Along with spiking teen vaping rates, dramatic and deadly cases of vaping-related illnesses have been in the news, especially in the U.S. where 52 people have died and more than 2,400 have been hospitalized. In Canada, 14 cases of vaping related illness have been reported.
The acute illnesses and deaths in the U.S. have been linked to the additive Vitamin E acetate in THC in most cases.
A study published in December, found e-cigarette users were significantly more likely to develop long-term chronic lung disease than non-smokers.
The issues have occurred against a backdrop of weak or non-existent federal regulations in Canada, which has been consulting on tougher regulations. Some provinces have toughened their laws, including a ban on the sale of flavoured vaping liquid in New Brunswick and a reduction in nicotine levels in British Columbia.
Hammond said Health Canada has failed to properly regulate the product and as a result has failed both the adult smokers who could use them to quit cigarettes and the teenagers who have become addicted to nicotine.
E-cigarettes, he noted, are less harmful than cigarettes, but they are also highly addictive: “It might not make sense to sell them beside the chips and chocolate bars.”
Meanwhile, many of the adult smokers who could reduce their harm by switching to e-cigarettes are no longer interested. “Adults don’t want to go near them. Everyone sees this as something 15-year-olds grab on the way to a party.”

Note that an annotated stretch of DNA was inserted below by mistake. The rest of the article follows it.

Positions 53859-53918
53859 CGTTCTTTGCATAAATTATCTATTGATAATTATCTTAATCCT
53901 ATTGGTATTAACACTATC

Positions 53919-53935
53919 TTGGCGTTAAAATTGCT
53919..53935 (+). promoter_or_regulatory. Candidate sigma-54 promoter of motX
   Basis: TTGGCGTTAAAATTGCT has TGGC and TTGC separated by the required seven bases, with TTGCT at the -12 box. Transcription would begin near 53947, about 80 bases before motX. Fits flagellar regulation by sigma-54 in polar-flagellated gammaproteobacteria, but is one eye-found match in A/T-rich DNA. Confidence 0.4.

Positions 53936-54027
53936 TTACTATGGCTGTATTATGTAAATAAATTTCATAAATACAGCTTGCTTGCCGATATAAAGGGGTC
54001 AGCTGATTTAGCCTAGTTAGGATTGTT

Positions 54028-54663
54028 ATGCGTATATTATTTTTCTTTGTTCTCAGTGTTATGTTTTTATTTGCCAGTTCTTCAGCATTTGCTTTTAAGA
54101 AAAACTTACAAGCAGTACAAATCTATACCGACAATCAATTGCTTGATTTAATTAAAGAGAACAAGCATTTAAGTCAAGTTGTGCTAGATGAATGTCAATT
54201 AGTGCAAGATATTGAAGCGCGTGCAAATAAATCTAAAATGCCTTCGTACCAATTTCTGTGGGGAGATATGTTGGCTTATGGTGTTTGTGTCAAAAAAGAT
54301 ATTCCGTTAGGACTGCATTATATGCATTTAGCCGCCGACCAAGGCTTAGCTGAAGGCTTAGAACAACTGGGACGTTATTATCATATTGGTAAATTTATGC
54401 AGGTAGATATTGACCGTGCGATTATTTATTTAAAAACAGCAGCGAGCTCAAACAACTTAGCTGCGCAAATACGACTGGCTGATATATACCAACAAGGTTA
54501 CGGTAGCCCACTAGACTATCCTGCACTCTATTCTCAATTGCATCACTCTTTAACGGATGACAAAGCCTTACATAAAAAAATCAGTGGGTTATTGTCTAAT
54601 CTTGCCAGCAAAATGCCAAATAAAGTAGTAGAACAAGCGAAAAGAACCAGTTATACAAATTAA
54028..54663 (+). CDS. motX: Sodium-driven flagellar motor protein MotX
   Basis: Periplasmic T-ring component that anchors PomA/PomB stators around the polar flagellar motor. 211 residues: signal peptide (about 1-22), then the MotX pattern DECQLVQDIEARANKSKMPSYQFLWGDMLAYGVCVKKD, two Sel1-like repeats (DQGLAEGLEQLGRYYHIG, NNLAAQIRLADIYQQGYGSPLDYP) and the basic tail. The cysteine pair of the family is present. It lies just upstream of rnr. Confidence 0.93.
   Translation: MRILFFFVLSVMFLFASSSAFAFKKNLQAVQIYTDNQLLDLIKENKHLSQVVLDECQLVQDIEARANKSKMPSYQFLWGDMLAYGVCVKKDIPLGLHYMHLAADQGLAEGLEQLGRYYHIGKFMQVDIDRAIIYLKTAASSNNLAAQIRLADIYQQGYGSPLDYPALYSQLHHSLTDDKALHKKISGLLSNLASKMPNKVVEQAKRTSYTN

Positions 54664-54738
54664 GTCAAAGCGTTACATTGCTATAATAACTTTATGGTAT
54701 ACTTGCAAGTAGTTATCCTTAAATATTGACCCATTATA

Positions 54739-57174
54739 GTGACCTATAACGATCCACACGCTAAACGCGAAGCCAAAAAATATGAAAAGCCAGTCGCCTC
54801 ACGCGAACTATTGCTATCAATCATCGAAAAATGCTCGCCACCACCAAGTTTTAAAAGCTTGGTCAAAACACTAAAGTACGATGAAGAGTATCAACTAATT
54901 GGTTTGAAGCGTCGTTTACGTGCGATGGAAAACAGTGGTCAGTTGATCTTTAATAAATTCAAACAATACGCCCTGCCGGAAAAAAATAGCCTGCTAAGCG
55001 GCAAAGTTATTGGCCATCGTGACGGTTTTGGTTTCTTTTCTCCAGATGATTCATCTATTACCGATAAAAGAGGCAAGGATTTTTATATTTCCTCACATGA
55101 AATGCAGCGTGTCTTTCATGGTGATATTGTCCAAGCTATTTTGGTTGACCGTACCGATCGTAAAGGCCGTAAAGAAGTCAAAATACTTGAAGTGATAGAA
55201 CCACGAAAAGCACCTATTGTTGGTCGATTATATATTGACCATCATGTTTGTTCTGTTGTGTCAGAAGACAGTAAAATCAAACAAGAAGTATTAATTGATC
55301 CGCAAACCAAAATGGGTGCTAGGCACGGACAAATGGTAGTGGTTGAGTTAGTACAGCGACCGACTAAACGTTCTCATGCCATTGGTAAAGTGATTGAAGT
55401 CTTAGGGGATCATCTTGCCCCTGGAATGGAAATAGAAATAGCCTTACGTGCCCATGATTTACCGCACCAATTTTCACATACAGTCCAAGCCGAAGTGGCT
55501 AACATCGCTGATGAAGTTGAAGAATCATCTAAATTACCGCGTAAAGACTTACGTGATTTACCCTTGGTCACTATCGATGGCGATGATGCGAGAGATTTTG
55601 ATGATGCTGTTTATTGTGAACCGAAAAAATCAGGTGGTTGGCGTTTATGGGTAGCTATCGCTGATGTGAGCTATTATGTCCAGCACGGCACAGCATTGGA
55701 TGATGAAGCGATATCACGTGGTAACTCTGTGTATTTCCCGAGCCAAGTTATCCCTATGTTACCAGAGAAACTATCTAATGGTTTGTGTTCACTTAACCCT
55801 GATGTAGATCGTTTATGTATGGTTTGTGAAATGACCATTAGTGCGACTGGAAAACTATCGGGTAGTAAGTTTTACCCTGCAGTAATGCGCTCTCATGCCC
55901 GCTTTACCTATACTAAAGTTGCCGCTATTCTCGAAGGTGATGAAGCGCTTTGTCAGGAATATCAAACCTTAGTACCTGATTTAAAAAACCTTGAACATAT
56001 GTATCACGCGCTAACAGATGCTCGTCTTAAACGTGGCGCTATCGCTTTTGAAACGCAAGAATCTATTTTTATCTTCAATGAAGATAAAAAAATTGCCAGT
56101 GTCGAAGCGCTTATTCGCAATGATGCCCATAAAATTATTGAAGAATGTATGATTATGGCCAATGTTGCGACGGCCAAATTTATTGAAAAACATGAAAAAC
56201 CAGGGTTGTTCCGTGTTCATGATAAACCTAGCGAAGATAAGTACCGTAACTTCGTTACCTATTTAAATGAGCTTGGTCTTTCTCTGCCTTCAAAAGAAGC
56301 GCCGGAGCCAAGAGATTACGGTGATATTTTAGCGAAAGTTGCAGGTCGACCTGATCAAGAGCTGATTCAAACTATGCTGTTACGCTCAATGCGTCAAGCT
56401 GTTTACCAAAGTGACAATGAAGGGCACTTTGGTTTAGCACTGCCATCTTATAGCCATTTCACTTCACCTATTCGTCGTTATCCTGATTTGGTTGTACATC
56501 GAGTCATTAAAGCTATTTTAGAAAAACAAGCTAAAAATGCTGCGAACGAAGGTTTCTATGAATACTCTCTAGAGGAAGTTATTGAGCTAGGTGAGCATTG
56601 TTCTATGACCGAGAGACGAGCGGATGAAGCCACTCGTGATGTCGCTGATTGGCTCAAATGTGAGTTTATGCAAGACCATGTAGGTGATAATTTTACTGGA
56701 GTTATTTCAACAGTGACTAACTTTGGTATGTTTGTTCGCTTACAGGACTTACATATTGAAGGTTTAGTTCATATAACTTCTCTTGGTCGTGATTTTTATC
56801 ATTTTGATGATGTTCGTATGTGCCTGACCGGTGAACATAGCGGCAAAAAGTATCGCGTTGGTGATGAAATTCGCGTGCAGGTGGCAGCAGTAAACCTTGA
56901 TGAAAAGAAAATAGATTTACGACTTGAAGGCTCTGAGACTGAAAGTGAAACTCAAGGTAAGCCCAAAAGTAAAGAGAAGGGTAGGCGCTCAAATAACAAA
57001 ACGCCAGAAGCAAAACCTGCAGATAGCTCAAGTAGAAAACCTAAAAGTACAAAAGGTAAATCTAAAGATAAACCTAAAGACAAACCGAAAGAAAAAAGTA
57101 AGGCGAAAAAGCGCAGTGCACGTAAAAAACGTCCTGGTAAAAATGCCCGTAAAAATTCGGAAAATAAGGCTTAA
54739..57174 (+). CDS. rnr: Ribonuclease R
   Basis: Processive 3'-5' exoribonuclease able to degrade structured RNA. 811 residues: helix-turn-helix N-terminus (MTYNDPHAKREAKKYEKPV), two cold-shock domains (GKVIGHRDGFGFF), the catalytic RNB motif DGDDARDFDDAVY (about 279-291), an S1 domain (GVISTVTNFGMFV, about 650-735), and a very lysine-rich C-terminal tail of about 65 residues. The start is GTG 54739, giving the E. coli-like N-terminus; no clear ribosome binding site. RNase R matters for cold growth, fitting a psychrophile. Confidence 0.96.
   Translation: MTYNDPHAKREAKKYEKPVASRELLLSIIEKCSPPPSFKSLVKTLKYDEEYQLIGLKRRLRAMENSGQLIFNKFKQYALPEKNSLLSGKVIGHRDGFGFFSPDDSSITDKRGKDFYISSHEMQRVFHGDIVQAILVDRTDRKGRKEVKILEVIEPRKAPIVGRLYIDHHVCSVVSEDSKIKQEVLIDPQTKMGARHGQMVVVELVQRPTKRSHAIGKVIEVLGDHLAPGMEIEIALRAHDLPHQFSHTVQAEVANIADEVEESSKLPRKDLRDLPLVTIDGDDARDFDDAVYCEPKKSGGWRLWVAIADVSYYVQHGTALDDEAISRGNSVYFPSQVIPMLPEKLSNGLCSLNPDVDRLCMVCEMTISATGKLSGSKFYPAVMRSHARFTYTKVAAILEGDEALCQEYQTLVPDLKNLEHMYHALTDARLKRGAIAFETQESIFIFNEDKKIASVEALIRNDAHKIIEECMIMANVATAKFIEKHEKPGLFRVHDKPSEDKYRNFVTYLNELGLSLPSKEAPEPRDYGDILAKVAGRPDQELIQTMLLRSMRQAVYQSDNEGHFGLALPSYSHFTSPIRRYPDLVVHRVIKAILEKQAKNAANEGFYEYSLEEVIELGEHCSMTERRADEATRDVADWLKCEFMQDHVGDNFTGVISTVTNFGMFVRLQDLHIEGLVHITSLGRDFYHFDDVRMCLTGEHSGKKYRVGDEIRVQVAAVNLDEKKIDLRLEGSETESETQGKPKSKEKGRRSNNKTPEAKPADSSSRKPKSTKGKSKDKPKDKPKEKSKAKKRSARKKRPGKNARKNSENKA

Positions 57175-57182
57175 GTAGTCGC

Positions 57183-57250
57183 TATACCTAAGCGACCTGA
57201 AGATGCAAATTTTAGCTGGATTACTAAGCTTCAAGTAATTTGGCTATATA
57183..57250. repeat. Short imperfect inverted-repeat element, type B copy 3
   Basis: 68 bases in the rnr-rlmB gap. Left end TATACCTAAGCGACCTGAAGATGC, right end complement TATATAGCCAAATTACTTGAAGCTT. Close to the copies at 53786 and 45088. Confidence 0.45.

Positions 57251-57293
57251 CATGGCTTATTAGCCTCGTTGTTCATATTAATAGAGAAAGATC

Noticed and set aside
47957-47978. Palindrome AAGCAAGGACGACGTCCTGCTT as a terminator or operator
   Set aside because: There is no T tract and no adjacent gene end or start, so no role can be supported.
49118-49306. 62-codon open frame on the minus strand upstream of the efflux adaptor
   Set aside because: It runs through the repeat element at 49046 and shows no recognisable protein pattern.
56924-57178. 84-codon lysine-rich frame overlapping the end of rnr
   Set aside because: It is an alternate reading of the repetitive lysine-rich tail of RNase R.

Ottawa’s Dr. Andrew Pipe said the federal government needs to step up with tougher regulations. The existing regulations are tepid, he said, and have left a regulatory vacuum. Even the changes announced at the end of the year do not come close to what he and others want to see — notably banning flavoured e-cigarettes.
Pipe, who is considered the country’s foremost expert on smoking cessation, was instrumental in developing the Ottawa Model for Smoking Cessation at the University of Ottawa Heart Institute. He wants to see flavoured e-cigarettes banned and limits on nicotine, in addition to the restrictions on where they can be sold and mandatory health warnings, which have been announced.
One of the sad ironies of the lack of regulation, Pipe said, is that the potential of e-cigarettes to be used as harm reduction “has now essentially been squandered. No responsible clinician is now going to entertain the use of e-cigarettes as a harm reduction aid. Their potential for harm reduction has gone out the window.”
Pipe urged the new federal minister of health to act strongly to turn around soaring youth vaping rates buy using emergency powers to expedite changes while longer-term regulations are being developed.
“We are dealing with an urgent, emergent public health issue which many have labelled a crisis.”
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The Key Role of Trustworthy Babysitters in Balancing Work and Family Life
Are you a busy parent in constant pursuit of the elusive work-life balance? We know firsthand how overwhelming and challenging it can be to juggle professional commitments while still having quality time with your children.
That’s why we’re here to discuss an essential ingredient that unlocks the secret to harmony: trustworthy babysitters.